Li'l Grieving Song
What no one tells you about dying at home is that once you’ve taken that last rattling breath, once your skeletal body limps and your eyes shut, your mouth falls open—like a fish, I said, staring over my stepfather’s body. When no one reacted, I said it again and then a third time. His mouth is open like a fish. Jeff was a fisherman, so I said, I think he’d like that, and laughed a little to myself but Jeff’s mother, Dolores, Jeff’s sister, Sheri, and even my mother, whose brain was so like my own, didn’t join me in laughing. What no one tells you about dying at home is that once you’ve died, someone has to call a service to come and pick up your dead body. And that takes time. Hours, in fact.
I’m not sure any of us had thought that through when hospice was finally called. When I raced across Chicago in the middle of the workday to be at Mom and Jeff’s apartment to accept the hospital bed—signing for it like I knew what I was doing, like I’d helped someone die before—when we busied ourselves with setting Jeff up comfortably, in front of the balcony and in view of the city he loved so much, when we took shifts watching him overnight, sleeping on the couch beside him in 15-minute intervals—check to see he’s still breathing, confirm his breathing tube is still correctly positioned and he hasn’t accidentally pulled it off, ask him, if he’s awake, if he needs another shot of painkillers—during all of that, I don’t think any of us really thought about what would happen after he died.
Tina did though, the building doorwoman.
“This the hospice bed?” she asked as the delivery people helped me situate it in the elevator.
“Yep,” I said, like it was a Hello Fresh box.
“So, once he goes up the elevator, the next time he comes down…” She sniffed, eyes glazing. Tina had attached herself to my family’s struggles in a way that bothered me. But she had truly gone out of her way to help us arrange things. Bent the rules of the high-rise building for us multiple times, so I couldn’t begrudge her too much.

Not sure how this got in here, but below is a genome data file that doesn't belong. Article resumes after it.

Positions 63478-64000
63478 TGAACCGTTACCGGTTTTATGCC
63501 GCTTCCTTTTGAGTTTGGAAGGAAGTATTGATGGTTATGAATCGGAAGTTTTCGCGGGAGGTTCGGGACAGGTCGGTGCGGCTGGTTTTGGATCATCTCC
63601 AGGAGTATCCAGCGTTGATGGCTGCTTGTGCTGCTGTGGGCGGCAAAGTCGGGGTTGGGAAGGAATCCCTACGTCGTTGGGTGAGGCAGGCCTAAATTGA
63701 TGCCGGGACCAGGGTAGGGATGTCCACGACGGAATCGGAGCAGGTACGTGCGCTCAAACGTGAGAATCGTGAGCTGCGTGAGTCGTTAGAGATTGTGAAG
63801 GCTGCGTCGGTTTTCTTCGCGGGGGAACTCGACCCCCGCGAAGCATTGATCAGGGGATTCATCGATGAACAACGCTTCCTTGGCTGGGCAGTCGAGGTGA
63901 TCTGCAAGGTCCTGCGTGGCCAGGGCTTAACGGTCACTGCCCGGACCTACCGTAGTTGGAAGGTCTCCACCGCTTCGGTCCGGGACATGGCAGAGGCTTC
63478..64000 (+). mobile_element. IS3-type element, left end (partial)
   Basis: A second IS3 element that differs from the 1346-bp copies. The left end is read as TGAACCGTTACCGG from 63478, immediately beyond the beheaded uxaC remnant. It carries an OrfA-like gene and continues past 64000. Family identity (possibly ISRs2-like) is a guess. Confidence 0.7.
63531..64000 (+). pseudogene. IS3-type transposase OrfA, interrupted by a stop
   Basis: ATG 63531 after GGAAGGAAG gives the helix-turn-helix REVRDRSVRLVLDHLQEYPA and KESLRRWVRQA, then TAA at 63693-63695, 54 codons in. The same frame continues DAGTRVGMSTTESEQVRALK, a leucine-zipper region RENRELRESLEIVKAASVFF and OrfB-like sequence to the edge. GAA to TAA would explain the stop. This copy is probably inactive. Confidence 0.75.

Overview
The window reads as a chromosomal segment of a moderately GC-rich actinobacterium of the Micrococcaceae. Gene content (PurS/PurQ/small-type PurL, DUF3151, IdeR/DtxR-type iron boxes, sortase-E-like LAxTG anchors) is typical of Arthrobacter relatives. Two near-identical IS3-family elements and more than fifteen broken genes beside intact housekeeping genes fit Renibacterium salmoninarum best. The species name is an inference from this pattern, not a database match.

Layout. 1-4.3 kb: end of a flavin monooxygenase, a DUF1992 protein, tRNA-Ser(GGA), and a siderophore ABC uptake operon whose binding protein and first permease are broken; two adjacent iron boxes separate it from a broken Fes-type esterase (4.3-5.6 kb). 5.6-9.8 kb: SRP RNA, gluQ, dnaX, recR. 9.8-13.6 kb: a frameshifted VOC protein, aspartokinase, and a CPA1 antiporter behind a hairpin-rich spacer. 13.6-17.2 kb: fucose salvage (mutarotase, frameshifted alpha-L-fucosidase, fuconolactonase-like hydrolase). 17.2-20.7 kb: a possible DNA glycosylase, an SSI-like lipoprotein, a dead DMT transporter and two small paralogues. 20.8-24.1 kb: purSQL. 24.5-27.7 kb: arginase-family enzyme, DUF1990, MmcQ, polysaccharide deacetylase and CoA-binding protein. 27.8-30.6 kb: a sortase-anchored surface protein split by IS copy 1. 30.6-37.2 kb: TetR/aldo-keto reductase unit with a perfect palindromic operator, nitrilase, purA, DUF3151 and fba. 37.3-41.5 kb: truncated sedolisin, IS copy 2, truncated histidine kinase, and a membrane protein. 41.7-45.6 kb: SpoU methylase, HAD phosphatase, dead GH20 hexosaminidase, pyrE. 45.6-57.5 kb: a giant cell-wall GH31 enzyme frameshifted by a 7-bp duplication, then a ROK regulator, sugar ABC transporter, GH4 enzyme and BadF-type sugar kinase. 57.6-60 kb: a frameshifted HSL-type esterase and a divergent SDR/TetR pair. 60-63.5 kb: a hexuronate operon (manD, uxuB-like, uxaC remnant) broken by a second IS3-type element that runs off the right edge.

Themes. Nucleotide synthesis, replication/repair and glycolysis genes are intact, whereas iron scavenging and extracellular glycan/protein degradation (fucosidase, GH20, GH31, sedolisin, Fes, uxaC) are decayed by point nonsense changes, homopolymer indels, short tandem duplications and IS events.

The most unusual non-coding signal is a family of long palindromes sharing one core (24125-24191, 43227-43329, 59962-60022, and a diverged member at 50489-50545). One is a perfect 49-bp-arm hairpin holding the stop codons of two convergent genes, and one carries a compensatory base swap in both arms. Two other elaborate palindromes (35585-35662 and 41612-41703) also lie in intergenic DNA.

In an hour or so, Jeff would take the last elevator ride of his life. When he came back down, he’d be a dead body. That was the only time I really considered his dead body before it was in front of me, and even in that moment, I was too numb to appreciate it. Simply thanked Tina for her help and pushed the 27-button hard, as if that would make the elevator doors close faster.
He was dying, we all had accepted that. He won’t last the week, I had emailed my boss. I assigned work and made arrangements with my team as if preparing for a vacation. I’ll be out of the office for a few days. Here’s what needs to be done in that time. Here are the links. But of course, if you really need something, I’ll be around. I’ll just be… I’m not sure what I thought I would be doing. This was my first go-around with death.
Jeff had been sick for less than six months. Hospitalized in August. Pancreatic cancer diagnosis in December. They’d opened him up for some surgery to get a better look, to explain his yellowing skin, still trying to figure out what was wrong. He was full of cancer. Everywhere, the doctor had said. I pictured it like mold on cheese. Green and gray and fuzzy to the touch. Then they sewed him back up. That was the part that always confused me. They hadn’t even tried to scrape any of it off.
In mid-January we made the decision. Let him finally come home. Die somewhere comfortable.
And he had. We’d done it. Seen him through to the end the best we could. Jeff was dead and the four of us—Dolores, Sheri, Mom, and I—cried and hugged and did all the things you’d expect. But it only took about 20 minutes.
It would be a couple of hours, the dead body company had said, before they could come get him. Mom had changed Jeff’s clothes before the rigor mortis had set in. She didn’t want him going to the crematorium in a dirty shirt.
After my fish mouth comment, which had not gone over well, I decided to close Jeff’s mouth. I wish I hadn’t. You hear about rigor mortis but…Jeff’s jaw was hardened like a mannequin’s. I pushed harder, feeling the resistance, wondering if I could actually break his jaw if I pushed too hard—would it shatter like glass? Jump out of place? His skin was cold and rubbery, like a raw chicken. He was growing grayer as time passed. Less and less like the man I knew.
I withdrew my hand quickly. It had only been a few seconds, but once I touched him, once I viscerally understood that this was a dead body in the living room, I started to panic. Dolores, Sheri, and Mom didn’t seem bothered. At various points, they all stroked his hair or kissed his forehead. I crawled to the corner of the couch, positioning myself as far away from it as I could.